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More voluntary nurses at hospitals

by Staff reporter
28 Jan 2020 at 12:32hrs | Views
The Zimbabwe Young Nurses Association (ZYNA) has so far mobilised 300 State-registered nurses and 150 nurse aides countrywide to end staff shortages in public hospitals and clinics.

Their recruitment to work on voluntary basis will improve service delivery in public hospitals which were affected by a protracted strike by health workers in the last quarter of 2019.

During the festive season, the association volunteered to work at Parirenyatwa Group of Hospitals, Sally Mugabe and Chitungwiza central hospitals.

Out of the total number of registered nurses so far, 22 are attached at Sally Mugabe Central (formerly Harare Central Hospital) and 16 are at Parirenyatwa Hospital with Chitungwiza Central Hospital engaging 96.

The association's founder member Mrs Cynthia Shatei-Chisiri said: "We discovered that our hospitals are understaffed among many other challenges, hence our commitment to voluntary work in support of Government efforts in providing quality health service to the people.

"Our members have been deployed to different hospitals in Harare and Chitungwiza at different capacities, while some are waiting for deployment. We have made a decision to make basic health services available and affordable to all our communities. We cannot watch the health system deteriorating when we can help our Government to achieve its intended goals." Health and Child Care Minister Dr Obadiah Moyo said they appreciated the role played by the voluntary nurses.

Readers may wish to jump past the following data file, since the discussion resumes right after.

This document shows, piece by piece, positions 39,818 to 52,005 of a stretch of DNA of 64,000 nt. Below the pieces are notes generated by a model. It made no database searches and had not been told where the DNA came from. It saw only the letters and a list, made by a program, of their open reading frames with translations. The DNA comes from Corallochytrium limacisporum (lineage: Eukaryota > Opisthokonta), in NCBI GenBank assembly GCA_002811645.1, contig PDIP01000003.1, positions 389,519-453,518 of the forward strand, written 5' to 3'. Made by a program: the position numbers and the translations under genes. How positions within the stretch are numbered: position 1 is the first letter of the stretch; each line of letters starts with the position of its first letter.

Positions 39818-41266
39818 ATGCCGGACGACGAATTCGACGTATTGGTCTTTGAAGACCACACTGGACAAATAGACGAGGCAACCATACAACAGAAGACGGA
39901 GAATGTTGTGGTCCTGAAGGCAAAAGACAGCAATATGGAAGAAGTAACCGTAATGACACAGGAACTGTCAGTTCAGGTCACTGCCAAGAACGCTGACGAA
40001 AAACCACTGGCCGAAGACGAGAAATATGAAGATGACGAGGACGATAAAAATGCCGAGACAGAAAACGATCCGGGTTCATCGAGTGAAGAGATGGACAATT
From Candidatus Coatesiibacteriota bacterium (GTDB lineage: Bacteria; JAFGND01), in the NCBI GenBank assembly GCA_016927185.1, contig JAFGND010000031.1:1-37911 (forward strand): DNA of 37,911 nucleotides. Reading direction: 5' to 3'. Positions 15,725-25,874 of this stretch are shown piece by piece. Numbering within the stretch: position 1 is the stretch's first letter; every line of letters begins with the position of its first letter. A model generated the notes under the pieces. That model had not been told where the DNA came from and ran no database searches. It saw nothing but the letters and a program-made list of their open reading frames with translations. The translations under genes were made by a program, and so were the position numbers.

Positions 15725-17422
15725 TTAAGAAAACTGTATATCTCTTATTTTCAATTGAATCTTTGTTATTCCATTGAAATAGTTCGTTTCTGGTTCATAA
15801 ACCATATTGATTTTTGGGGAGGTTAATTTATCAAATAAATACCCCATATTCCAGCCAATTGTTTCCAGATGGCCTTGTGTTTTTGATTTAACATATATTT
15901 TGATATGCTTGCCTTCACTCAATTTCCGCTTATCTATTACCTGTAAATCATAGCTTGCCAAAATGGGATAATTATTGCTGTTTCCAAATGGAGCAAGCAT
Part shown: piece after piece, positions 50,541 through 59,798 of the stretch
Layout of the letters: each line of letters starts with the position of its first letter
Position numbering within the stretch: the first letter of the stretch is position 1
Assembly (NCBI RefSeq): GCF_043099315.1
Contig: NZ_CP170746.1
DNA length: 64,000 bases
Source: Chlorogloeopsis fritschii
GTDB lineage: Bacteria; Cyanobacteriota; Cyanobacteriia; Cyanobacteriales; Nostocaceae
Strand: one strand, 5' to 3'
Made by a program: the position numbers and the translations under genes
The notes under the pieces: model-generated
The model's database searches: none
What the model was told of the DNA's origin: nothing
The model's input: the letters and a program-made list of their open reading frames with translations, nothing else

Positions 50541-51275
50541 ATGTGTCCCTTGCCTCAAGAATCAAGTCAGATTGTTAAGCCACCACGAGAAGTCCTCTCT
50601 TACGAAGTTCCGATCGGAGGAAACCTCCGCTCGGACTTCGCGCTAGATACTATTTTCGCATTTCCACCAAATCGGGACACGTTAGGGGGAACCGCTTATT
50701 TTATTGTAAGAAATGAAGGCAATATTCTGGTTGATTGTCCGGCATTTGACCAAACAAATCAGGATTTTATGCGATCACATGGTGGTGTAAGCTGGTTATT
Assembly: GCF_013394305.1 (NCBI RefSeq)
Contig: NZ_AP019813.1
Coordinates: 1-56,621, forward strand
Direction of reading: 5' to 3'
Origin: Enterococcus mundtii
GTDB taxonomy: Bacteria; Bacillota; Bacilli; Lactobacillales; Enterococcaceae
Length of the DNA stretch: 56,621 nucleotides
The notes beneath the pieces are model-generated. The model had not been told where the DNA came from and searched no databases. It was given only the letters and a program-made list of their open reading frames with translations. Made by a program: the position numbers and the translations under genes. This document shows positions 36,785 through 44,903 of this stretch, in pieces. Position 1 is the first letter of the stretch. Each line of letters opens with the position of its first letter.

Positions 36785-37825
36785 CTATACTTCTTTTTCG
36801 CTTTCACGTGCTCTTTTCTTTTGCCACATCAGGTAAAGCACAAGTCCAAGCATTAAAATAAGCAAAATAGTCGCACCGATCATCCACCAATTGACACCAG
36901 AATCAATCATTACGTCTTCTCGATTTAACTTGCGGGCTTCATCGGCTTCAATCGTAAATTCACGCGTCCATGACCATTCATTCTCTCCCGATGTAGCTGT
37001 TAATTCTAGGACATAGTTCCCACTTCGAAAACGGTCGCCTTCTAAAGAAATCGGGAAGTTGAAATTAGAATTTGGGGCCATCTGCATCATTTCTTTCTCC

"We have been informed about Zimbabwe Young Nurses' Association, who have volunteered to work at the hospitals," he said.

"I think it's a good initiative. We are grateful that they came to give assistance because we will always need additional personnel, especially the nurses, because already we are short-staffed. Minister Moyo said Government was going to grant those who had volunteered to work at the hospital first preference when hiring nurses.

"I'm also happy to note that they have come forward instead of just sitting at home and not utilising their skills which they spent so many years acquiring at school.

"I have said to the Health Services Board, since Cabinet and Treasury approved 700 nursing posts, we must give first preference to these nurses who volunteered their services so their list will be given top priority among those who are going to be engaged," said Dr Moyo.

Mrs Shatei-Chisiri said over 2 000 qualified nurses from Manicaland, Midlands and Mashonaland East had submitted their forms to serve in the health sector.

She said that they wrote a letter to the Minister of Health and Child Care to grant them permission to increase their members to serve in public hospitals, especially at Mutare, Gweru and Murewa general hospitals.

Mrs Shatei-Chisiri appealed for donations from well-wishers to assist the volunteers with transport to ferry them to and from work

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Source - the herald